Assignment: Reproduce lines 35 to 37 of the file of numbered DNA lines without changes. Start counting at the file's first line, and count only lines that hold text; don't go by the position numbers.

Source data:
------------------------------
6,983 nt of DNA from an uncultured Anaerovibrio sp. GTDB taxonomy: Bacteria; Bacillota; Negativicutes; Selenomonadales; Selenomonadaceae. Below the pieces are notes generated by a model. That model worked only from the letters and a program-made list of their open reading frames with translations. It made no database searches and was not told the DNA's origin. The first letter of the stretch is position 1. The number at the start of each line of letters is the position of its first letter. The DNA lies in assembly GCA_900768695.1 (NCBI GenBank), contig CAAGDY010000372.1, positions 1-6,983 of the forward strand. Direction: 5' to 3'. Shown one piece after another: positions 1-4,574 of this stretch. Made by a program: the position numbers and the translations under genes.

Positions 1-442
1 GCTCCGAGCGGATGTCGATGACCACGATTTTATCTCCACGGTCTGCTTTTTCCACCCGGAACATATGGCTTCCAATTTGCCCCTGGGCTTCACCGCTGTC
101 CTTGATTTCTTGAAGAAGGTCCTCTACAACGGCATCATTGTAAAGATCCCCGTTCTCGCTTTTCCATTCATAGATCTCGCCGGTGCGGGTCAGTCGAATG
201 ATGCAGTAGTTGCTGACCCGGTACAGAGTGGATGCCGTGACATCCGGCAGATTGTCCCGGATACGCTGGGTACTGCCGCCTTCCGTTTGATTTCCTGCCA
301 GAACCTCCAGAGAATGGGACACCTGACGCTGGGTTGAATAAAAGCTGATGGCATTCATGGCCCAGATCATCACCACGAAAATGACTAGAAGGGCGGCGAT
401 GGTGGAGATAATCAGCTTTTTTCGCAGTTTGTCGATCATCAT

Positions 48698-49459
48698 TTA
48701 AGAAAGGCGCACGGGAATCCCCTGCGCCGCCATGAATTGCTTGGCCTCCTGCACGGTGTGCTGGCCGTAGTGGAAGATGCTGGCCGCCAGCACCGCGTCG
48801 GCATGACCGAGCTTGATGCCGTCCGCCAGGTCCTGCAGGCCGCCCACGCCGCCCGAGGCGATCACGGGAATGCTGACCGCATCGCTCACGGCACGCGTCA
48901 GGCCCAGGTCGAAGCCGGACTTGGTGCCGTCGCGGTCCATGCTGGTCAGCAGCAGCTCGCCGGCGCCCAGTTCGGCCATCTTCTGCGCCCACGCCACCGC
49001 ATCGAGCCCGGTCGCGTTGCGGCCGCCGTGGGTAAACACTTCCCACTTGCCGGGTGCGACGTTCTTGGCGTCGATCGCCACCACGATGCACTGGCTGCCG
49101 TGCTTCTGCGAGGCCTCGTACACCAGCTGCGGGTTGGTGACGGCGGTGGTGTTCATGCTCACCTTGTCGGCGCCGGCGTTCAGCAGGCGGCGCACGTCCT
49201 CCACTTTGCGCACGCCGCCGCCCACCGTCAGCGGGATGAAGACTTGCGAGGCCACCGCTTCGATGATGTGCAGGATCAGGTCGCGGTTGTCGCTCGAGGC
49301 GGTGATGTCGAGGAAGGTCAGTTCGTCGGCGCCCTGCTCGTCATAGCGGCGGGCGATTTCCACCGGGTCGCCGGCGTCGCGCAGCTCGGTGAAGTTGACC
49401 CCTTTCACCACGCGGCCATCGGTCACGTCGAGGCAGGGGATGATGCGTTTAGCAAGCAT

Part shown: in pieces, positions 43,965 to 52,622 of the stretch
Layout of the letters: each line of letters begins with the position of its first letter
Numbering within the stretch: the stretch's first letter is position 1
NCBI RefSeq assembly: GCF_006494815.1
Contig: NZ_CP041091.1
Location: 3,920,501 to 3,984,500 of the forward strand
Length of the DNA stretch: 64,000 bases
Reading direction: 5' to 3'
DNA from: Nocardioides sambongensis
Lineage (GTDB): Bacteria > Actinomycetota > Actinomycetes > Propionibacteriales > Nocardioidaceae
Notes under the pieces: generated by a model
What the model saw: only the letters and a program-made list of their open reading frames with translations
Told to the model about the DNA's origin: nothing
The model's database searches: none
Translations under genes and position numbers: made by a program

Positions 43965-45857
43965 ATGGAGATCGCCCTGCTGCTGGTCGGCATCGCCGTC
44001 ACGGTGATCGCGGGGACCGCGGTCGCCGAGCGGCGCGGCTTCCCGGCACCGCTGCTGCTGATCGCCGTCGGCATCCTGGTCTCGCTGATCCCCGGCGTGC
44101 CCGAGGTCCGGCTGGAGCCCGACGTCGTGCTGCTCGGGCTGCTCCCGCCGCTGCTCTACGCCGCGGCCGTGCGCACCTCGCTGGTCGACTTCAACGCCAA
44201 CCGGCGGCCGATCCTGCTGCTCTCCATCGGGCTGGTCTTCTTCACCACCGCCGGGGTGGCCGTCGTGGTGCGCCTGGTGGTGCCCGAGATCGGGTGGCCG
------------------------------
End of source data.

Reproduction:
44001 ACGGTGATCGCGGGGACCGCGGTCGCCGAGCGGCGCGGCTTCCCGGCACCGCTGCTGCTGATCGCCGTCGGCATCCTGGTCTCGCTGATCCCCGGCGTGC
44101 CCGAGGTCCGGCTGGAGCCCGACGTCGTGCTGCTCGGGCTGCTCCCGCCGCTGCTCTACGCCGCGGCCGTGCGCACCTCGCTGGTCGACTTCAACGCCAA
44201 CCGGCGGCCGATCCTGCTGCTCTCCATCGGGCTGGTCTTCTTCACCACCGCCGGGGTGGCCGTCGTGGTGCGCCTGGTGGTGCCCGAGATCGGGTGGCCG